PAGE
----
If you are a baseball hitter and you have a game where you go 0-4 – no base hits in four at-bats – you're not a happy camper.
But you are not totally despondent. In baseball, there is usually a game tomorrow and you have a chance to go 4-4.
In baseball, things tend to even out in the end.
Not so in politics. Or not always so.
This year, the Democratic Party has fielded candidates in four special congressional elections meant to fill the seats of Republicans who took jobs in the Trump administration.
The Democrats are 0-4.
And their next time at bat could well be the 2018 mid-term elections, where they have high hopes of wresting control of the U.S. House away from Speaker Paul Ryan and the Republicans.
They lost two elections on June 20 – the district in the northern suburbs of Atlanta that had been held by Tom Price, Trump's Secretary of Health and Human Services; and a South Carolina district formerly held by Mick Mulvaney, Trump's director of the Office of Management and Budget.
In Georgia, a record amount of money – over $50 million – was spent on that one congressional race between Democrat Jon Ossoff and Republican Karen Handel.
Handel won by 3.8 percentage points – far less than the 20 percent or so Price used to win by.
But close counts in horseshoes, not in elections.
The fact is the Democrats lost all four.
It has the world of punditry asking the question – are the Democrats just dead in the water? Dead at the federal, state and local levels?
David Pepper, the Cincinnatian who chairs the Ohio Democratic Party, cautions that people should not read too much into the losses in the special elections.
"In the case of Ossoff, you had a candidate who never really defined himself for the voters,'' Pepper told WVXU. "The Republicans defined him for the voters in a pretty conservative district.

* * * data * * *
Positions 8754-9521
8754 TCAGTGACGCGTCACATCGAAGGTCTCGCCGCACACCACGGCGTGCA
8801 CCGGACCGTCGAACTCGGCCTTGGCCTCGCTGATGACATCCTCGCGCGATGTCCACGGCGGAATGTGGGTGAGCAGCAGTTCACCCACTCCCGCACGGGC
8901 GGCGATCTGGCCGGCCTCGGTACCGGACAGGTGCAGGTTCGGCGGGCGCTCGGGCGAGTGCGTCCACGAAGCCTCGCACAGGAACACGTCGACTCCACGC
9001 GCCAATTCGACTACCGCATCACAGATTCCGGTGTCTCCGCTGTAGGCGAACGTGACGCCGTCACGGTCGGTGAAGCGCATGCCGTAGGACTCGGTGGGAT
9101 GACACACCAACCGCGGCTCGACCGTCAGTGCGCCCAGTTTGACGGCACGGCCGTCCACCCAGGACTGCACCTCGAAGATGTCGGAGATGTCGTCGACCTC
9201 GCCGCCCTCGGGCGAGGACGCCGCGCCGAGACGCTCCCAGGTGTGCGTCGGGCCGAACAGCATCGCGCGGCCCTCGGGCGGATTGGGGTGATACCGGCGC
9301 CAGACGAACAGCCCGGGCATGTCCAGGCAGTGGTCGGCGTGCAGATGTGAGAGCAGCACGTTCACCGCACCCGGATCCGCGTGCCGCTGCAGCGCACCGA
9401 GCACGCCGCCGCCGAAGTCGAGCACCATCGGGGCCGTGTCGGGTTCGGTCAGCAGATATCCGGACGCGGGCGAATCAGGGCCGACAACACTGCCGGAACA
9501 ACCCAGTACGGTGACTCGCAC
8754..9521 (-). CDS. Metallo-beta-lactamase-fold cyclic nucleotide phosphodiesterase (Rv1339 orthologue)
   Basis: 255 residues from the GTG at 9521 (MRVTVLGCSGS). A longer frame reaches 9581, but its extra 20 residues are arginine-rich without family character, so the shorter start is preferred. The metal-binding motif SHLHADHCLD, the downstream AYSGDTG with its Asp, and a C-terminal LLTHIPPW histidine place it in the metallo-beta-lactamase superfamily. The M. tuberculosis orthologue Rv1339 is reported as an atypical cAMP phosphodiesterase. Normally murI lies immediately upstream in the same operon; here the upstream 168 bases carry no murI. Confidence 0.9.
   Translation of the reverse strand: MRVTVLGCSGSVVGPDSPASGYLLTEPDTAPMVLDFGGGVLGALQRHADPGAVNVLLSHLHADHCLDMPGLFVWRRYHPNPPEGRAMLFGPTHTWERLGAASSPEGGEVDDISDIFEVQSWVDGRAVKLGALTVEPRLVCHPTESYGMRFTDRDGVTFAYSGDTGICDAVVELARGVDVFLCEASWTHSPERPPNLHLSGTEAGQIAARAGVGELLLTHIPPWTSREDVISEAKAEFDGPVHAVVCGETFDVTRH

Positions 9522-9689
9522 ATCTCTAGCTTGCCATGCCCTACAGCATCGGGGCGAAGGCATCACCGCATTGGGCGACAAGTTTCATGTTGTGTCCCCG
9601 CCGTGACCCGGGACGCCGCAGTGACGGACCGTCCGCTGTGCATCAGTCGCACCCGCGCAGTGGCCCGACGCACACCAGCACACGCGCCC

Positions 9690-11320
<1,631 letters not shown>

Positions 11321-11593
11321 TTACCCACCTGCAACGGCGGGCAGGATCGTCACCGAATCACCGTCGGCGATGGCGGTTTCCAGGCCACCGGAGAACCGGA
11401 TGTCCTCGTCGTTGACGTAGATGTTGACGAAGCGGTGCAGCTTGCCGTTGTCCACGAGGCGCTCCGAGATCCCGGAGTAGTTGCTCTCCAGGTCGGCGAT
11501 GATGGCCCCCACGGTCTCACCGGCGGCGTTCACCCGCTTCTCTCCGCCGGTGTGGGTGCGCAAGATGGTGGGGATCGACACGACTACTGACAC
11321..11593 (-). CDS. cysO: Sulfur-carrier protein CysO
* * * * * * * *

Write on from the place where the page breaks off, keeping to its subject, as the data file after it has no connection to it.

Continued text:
"The Republicans threw $30 million at Jon Ossoff, almost all of which was spent tying him to (House minority leader) Nancy Pelosi,'' Pepper said. "They morphed Jon Ossoff into Nancy Pelosi. And, still, they only won by a few percentage points."
All is not lost in the quest to take back the House, Pepper said, if the party, at the national level, has the kind of candidates who have the resources and the political skills to define themselves and deliver a message that will resonate with voters – even those voters who cast ballots for Donald Trump last fall.
One of Ohio's most high profile Democrats – Tim Ryan, the congressman from the Youngstown area who took on Pelosi for minority leader last year and lost badly – went on CNN June 21 and very bluntly stated what he thinks is the problem with the Democratic Party.
"The brand is just bad,'' Ryan said. "I don't think people in the Beltway are realizing just how toxic the Democratic Party brand is in so many parts of the country.
Toxic. That is a strong word to use when describing the message of your own political party.
Note, too, that Ryan's district has already been targeted by the Republicans in 2018 and they have lately been firing pot shots at Ryan for suggesting that the nation might be better off with a single payer health care system.
Some of the young, progressive activists in the party are suggesting that whatever it is that the Democrats have been doing in recent elections – especially in Ohio's statewide elections – is not working and the party needs to take a new path.
P.G. Sittenfeld, the 32-year-old Cincinnati council member, is one of them.
Sittenfeld ruffled the feathers of much of the Ohio Democratic Party establishment last year when he took on former governor Ted Strickland – who was then 75 – for the Democratic U.S. Senate nomination.
The council member from Cincinnati was clobbered in the primary, but, in hindsight, there are some Ohio Democrats who say that, if he had won the primary, he could not have done worse against Republican incumbent Rob Portman than did Strickland. Strickland walked away with only 37 percent of the vote and Portman walked away with six more years in the Senate.
Sittenfeld was recently interviewed by the Washington Post for a story on where the Democrats should turn for their next generation of leaders.